Thursday, 11 June 2009


I was very privileged today to be taken by someone I know who is a Botanist to see a very rare plant in the UK a Lizard Orchid. She had stumbled across it by chance whilst out walking and with great excitement reported it to the local Botanical group. She was told they were aware and monitoring this which was the only one in Surrey.

Britannica on line Encyclopedia says
lizard orchid plant (Himantoglossum hircinum), unusual-looking plant of the family Orchidaceae, occurring sporadically in a variety of dry European habitats. Each greenish-purple flower bears several long, slightly twisted lobes. The two side lobes resemble the hindlegs of a lizard, the long central part of the lip is similar to a tail, and the petals and sepals form the head and body.

Clearly this find was still in bud.

Whilst we were out she had said there are plenty of Common Spotted Orchids and we did see several.

From Wikipedia
The Common Spotted-orchid (Dactylorhiza fuchsii) is a commonly occurring species of European orchid. It is widely variable in colour and height, ranging from 15 to 60 cm in height. The flower colour can vary from white to pale purple with purple spots. The lip has three lobes. Some colonies are highly perfumed, attractive to day-flying moths.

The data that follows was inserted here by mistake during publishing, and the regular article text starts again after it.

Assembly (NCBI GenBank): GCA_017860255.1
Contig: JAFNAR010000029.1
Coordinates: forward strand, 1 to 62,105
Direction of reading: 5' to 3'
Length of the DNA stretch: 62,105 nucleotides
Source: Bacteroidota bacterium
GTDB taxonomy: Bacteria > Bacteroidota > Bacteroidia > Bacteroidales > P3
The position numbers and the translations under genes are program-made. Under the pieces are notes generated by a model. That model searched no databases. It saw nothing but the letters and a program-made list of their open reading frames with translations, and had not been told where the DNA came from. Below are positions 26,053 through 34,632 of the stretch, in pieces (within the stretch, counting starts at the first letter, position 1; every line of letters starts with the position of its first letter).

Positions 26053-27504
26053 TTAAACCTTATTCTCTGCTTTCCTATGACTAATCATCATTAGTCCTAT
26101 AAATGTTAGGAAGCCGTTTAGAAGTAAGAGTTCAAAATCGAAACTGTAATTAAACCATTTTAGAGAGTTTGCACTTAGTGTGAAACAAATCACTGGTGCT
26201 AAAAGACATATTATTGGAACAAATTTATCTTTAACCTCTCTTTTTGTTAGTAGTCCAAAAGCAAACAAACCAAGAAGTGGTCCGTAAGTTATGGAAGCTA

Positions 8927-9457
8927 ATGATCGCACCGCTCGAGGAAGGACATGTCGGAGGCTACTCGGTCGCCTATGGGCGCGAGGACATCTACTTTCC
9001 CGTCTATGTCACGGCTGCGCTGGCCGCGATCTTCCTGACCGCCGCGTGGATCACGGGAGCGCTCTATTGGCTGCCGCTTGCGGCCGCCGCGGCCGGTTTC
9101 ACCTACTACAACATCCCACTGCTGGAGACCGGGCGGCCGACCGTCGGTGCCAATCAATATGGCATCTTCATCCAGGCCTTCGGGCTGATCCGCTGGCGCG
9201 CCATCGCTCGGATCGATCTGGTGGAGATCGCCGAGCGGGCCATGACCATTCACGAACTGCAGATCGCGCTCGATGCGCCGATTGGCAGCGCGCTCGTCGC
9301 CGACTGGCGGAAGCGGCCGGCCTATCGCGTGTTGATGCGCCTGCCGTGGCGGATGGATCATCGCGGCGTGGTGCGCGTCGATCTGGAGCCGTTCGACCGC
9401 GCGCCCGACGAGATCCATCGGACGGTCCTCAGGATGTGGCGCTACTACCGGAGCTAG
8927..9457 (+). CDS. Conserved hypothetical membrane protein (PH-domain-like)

Flowers: June-August.
Leaves: narrow lanceolate, keeled, often dark-spotted.
Distribution: ubiquitous from alkaline marshes to chalk downland. The most common orchid in Britain. After the Bee Orchid, the most successful coloniser of waste land.

Imagine her surprise and excitement to find yet another Lizard Orchid this time with buds just beginning to open. So are we the first to find the second Lizard Orchid in Surrey!

Lizard Orchid
From Wikipedia, the free encyclopedia
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Lizard Orchid

Scientific classification
H. hircinum
Binomial name
Himantoglossum hircinum(L.) Spreng., 1826
The Lizard Orchid is more commonly known as Himantoglossum hircinum. It is found across Europe, from Spain eastwards to the Balkans and Hungary and in western North Africa. It is usually rare but can sometimes be found in great numbers in suitable habitats. This orchid grows in dry meadows, rocky areas, and open woods. It may reach a height of 90 cm.

[edit] Sites in Britain
The Lizard Orchid is found at a number of sites in Britain including the following in southwest England:
Berrow Dunes
Cuckoo Lake, Kendleshire, South Gloucestershire
A relatively large population is found in East Anglia, along the stretch of the "Devils Dyke" that runs through newmarket racecourse.

[edit] Sites in France
Small populations can be found along the French Mediterranean coast just south of Narbonne within 2kms of the sea and 2-4kms inland from the Gironde Estuary near Royan.


  1. Lovely lizard orchid ... I hope such orchids will continue to grow wild and adapt to whatever changes we may have introduced into their habitat...

    ~ bangchik

  2. How exciting to find this. It is very pretty and not at all what you picture when thinking of orchids.